The constituency was split in 1918 into Battersea North, which by Battersea Power Station and still particularly in Nine Elms[6] was gradually replacing overcrowded terraces had only four years of a Conservative MP from 1931 and Battersea South which had 38 years of a Conservative MP, the most recent spell ended in 1964. The two constituencies were rejoined in 1983, although some areas of Battersea South became part of the adjoining Tooting constituency. Alf Dubs, who had previously been MP for Battersea South, won the constituency for the Labour Party in 1983 and the Conservative candidate John Bowis won in 1987 and 1992. Martin Linton won it back for the Labour Party in 1997 and held the seat until 2010.


In 2001, the candidate T.E Barber used the candidate description "No fruit out of context party", and advocated the end of, amongst other crimes against food, pineapples on pizza. (David Boothroyd)

In the book "Things Can Only Get Better: Eighteen Miserable Years in the Life of a Labour Supporter," John O'Farrell describes his experiences of being the secretary of Queenstown Branch of the Battersea Labour party, during which time Labour lost every election in which they participated, and eventually lost the MP, Alf Dubs.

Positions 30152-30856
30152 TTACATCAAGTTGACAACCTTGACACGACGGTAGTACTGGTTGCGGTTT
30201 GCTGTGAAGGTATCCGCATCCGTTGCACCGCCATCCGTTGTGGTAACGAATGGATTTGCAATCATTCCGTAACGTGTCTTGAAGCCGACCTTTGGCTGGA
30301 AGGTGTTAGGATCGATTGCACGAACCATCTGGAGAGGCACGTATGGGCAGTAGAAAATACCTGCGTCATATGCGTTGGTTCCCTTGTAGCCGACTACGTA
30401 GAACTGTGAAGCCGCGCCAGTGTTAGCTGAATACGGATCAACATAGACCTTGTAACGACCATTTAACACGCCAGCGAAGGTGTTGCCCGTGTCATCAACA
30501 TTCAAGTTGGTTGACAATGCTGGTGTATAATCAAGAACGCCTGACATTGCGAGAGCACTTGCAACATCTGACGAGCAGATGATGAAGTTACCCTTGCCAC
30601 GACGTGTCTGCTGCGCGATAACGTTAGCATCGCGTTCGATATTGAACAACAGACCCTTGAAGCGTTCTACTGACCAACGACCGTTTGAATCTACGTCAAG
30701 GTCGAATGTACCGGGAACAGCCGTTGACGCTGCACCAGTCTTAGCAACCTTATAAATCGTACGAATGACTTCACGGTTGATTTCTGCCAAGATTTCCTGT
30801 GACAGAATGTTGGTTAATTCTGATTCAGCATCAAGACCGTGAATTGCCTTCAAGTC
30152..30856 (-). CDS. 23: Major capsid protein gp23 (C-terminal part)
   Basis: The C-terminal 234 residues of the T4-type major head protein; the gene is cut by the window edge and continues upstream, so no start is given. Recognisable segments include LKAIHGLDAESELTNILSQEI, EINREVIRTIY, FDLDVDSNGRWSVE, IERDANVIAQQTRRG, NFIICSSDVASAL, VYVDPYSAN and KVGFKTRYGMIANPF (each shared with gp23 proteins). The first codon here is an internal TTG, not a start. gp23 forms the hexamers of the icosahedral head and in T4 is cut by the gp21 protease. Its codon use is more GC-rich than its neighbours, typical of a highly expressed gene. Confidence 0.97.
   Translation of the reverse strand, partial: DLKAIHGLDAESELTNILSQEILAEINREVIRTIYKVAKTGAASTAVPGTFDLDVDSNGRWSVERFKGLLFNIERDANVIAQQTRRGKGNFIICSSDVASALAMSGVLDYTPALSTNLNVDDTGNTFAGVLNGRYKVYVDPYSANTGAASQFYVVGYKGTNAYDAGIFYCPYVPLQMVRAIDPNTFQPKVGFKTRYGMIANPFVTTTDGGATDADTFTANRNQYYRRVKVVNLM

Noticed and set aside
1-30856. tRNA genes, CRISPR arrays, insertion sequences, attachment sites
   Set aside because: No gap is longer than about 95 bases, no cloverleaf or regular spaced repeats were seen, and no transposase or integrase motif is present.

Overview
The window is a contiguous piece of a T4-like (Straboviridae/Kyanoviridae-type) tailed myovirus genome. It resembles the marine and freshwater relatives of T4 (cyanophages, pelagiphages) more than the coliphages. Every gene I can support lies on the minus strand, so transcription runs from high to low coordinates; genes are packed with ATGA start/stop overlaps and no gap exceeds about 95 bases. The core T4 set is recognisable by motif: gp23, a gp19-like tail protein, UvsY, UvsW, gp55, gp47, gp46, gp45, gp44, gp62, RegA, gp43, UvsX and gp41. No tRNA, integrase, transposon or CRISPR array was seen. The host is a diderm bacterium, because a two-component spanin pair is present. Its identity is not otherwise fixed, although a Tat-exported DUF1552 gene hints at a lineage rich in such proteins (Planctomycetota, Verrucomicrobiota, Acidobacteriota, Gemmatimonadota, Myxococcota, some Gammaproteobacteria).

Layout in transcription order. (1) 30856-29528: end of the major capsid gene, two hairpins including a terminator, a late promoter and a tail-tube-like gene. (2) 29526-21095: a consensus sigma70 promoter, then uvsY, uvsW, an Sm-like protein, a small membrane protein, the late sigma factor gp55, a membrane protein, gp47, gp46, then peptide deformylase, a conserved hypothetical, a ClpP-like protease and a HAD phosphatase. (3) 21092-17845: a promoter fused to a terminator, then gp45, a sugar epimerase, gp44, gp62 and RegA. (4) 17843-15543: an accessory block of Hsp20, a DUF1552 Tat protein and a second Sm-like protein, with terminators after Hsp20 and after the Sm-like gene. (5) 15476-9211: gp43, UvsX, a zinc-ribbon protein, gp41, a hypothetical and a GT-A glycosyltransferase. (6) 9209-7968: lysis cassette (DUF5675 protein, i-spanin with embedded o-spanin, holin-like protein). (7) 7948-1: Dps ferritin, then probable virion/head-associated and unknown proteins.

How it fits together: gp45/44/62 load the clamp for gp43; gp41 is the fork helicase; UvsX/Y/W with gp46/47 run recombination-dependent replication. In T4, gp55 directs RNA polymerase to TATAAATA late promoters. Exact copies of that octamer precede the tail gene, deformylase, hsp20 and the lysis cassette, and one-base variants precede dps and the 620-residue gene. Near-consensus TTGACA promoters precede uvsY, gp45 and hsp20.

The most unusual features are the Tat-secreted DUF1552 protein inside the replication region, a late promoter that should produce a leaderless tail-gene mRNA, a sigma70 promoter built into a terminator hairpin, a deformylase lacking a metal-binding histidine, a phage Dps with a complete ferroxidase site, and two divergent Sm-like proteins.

The old Battersea North seat is one of only two seats in London to have had a Communist MP Shapurji Saklatvala represented the area from 1922 to 1929. A wealthy aristocratic Indian he was not only one of the first Communists ever elected to the House of Commons but also only the third from an ethnic-minority background. At first, Saklatvala had local Labour party support but then stood as a Communist in 1924 with local Labour party backing. However, the national party stepped in to ensure in 1929 that an official Labour candidate stood against him. The Battersea Labour Club (a drinking club not directly connected with the political party)had a notice on its notice board up until the 1980s banning Communists from admission to the club.

Members of Parliament[edit]

Parliament Years Member[7] Party
22nd 1885–1886     Octavius Vaughan Morgan Liberal
23rd 1886–1892
24th 1892–1895     John Burns Liberal-Labour
25th 1895–1900
26th 1900–1906
27th 1906–1910
28th 1910
29th 1910–1918
see Battersea North and Battersea South for 1918-1983